I’ve read of invasive tendencies of Periwinkle (Vinca minor, above), but I’ve planted several small patches of green and variegated leaf varieties in my garden, and have not seen the slightest inclination of it spreading beyond its boundaries. I would be happier if it was a bit more aggressive, but once established it forms a dense, weeding inhibiting mat. I’ve planted perennials through it by grabbing a handful to be transplanted elsewhere, and watching for several weeks to be certain that the new plant is not overwhelmed. It’s roots are shallow, and periwinkle behaves nicely with neighboring plants. It has been blooming in my garden since late in February, a few weeks earlier than I’ve seen before.

I have planted a handful of varieties of pieris (Pieris japonica, above) in the garden, and though all are common I have hopelessly confused several so that I’m unlikely to ever figure which one is which. Several are just beginning to flower now, and once they reach peak bloom in a few weeks pieris is an early favorite of bees so that many homeowners are reluctant to plant them near their outdoor living spaces. I am happy to invite more bees, and more pieris varieties into the garden.


7 thoughts on “More early March blooms

  1. As usual, beautiful pictures. Question: Periwinkle is abundant in the gardens of our new home. I haven’t noticed blooms yet so I’m wondering if it’s a result of neglect …when should I fertilize? and with what? Thank you.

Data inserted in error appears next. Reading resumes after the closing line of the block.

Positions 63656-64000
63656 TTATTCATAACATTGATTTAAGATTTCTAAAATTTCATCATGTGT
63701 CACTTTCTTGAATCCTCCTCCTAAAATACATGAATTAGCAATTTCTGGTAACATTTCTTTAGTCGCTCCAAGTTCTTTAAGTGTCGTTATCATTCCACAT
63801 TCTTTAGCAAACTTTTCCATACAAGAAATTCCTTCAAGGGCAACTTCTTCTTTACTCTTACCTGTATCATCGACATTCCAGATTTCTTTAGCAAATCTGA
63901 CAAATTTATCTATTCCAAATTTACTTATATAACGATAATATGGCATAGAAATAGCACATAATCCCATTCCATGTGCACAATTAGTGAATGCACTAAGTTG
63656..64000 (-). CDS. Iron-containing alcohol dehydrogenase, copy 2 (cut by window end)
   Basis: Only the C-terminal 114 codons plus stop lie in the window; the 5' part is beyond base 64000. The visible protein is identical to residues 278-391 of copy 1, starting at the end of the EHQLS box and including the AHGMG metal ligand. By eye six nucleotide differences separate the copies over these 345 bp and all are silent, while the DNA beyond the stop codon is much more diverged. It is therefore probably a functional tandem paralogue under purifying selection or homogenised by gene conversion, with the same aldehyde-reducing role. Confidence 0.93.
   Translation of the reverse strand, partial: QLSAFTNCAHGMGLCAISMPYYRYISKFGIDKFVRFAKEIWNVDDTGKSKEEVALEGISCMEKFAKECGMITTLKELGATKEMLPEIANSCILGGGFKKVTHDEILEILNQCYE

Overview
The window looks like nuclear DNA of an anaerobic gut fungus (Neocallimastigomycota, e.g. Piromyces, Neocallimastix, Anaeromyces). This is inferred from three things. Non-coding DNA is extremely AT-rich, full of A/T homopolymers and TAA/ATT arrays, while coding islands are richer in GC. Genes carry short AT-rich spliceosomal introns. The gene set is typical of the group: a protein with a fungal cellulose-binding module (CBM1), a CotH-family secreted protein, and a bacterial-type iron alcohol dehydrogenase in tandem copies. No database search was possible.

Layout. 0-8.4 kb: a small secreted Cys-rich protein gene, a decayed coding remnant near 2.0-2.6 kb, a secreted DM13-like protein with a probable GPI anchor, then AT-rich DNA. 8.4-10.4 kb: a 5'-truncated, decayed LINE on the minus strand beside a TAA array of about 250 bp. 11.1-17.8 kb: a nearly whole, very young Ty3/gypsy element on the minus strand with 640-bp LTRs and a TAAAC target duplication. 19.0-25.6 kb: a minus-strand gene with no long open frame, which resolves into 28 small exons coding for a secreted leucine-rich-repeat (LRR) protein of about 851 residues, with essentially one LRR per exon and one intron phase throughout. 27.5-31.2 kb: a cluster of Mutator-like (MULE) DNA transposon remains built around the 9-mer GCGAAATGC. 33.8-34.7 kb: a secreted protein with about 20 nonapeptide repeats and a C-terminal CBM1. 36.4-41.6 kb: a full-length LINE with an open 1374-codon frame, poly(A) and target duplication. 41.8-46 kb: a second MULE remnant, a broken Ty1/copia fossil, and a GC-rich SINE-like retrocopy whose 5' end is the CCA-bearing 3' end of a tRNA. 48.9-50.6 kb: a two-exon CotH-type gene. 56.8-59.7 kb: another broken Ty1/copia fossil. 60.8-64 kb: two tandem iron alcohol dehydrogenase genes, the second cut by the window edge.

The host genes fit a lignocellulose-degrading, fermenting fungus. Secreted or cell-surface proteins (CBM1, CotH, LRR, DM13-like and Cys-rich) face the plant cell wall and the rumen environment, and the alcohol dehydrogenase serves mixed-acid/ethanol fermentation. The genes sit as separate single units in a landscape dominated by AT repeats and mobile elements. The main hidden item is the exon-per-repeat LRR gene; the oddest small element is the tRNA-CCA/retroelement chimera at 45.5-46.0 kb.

• The periwinkle in my garden growing in a bit of sun is blooming a few weeks earlier than usual. In a shadier spot it shows no sign of flowers, so I wouldn’t worry about it. Some years periwinkle flowers sparsely for me, but his year it’s early and blooming heavily.

      The only time I would bother to fertlize is if the leaves are yellowing during the spring growing season. Otherwise, it’s vigorous enough without any help from fertlizer.

  2. My hellebores are in full bloom now, a little earlier than usual. H. foetidus dominates my yard this time of the year, probably because it reseeds so freely. I wonder why more people don’t grow them. The crocus have been spectacular and I picked the first daffodil New Years Eve.

  3. There is a Daphne on a street I often bike/walk, and I take any chance to go by and inhale. It is intoxicating–a bit like “Betty” magnolia–lemony and amazing! I have not yet found the perfect spot in my yard for one.

  4. I love your blog, follow it religiously. Speaking of Pieris, the one in my garden has been ravaged by lacebugs for the past two years around May-June and is rapidly declining. Any advice on how to save it? I’ve tried horticultural oil spray but it doesn’t seem to do much good.

    • Lacebugs are a common problem for pieris, in particular ones planted in full sun. Biological and organic controls are mostly ineffective in controlling lacebug. The best control is achieved with systemic insecticides. The insecticide is applied by drenching the surrounding ground so that it is absorbed through the roots. Systemic insecticides are typically safer for garden use than topical insecticides because they effect only chewing insects rather than bees and others that visit flowers for pollin.